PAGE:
Class A uses an initializer list to set the member to the paramter value, while Class B uses assignment within the constructor's body.

Can anyone give any reason to prefer one over the other as long as I'm consistent?

class A
    String _filename;

    A(String filename) : _filename(filename)

class B
    String _filename;

    B(String filename)
        _filename = filename;

4 Answers 4


The first one is not legal in C#. The only two items that can appear after the colon in a constructor are base and this.

So I'd go with the second one.

  • 23
    Thank you, coming from C++ I was wondering whether Syntax A (member initialization list) was viable for C# too. Oct 12, 2015 at 16:41

Did you mean C++ instead of C#?

For C++, initializer lists are better than assignment for a couple of reasons:

  • For POD types (int, float, etc..), the optimizer can often do a more efficient memcpy behind the scenes when you provide initializers for the data.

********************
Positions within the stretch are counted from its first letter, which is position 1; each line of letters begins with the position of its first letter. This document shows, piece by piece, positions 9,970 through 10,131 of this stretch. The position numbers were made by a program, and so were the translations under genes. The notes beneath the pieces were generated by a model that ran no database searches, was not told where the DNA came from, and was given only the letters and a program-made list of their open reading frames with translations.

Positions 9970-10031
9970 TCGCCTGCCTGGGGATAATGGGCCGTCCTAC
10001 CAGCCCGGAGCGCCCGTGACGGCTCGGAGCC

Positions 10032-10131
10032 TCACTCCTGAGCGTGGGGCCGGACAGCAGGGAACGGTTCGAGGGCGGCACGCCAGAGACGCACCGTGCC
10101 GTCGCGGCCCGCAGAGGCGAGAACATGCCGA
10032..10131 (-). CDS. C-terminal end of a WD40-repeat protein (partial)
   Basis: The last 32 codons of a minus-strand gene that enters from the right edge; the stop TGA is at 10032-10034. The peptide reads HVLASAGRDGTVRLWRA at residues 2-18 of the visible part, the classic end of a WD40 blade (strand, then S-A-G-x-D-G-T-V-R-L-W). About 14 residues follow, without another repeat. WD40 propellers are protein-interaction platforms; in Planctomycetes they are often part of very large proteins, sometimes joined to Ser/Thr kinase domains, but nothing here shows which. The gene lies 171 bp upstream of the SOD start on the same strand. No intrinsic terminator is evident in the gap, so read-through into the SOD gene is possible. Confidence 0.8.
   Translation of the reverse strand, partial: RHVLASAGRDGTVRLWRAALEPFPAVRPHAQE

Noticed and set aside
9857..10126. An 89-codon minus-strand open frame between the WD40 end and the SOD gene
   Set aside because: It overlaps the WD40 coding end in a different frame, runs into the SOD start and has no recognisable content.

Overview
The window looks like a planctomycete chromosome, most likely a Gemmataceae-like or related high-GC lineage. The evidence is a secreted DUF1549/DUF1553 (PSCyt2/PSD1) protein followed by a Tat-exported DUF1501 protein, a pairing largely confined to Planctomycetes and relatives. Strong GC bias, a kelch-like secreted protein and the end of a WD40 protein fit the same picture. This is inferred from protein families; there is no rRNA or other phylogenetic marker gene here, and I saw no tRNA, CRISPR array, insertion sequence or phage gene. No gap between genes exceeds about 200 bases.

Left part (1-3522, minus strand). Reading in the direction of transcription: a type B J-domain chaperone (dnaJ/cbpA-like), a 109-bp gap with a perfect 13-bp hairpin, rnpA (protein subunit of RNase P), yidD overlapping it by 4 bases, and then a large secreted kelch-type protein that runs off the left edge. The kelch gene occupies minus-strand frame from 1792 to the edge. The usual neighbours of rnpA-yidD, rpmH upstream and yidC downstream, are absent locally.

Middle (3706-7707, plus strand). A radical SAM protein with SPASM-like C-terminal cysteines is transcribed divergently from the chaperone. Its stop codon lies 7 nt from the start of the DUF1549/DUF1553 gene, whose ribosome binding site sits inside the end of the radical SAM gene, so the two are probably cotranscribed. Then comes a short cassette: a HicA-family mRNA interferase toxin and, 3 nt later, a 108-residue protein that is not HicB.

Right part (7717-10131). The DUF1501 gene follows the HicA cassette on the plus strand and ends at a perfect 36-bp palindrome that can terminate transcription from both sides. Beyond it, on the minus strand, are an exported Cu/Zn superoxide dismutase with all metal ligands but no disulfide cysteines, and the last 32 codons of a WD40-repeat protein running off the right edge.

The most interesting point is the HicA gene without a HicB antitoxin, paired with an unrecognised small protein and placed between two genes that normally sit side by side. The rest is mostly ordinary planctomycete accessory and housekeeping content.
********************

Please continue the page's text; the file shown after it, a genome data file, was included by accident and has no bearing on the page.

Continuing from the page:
• For non-POD types (objects), you gain efficiency by only doing one construction. With assignment in the constructor, the compiler must first construct your object, then assign it in a separate step (this applies to POD types as well).

As of C# 7.0, there is a way to streamline this with expression bodies:

A(String filename) => _filename = filename;

(Looks better with two fields though):

A(String filename, String extension) => (_filename, _extension) = (filename, extension);

C# has a feature called Object Initializer. You can provide values which the compiler will use to initialize the specified members, and call the default constructor. For this to work you need to have a public default constructor.

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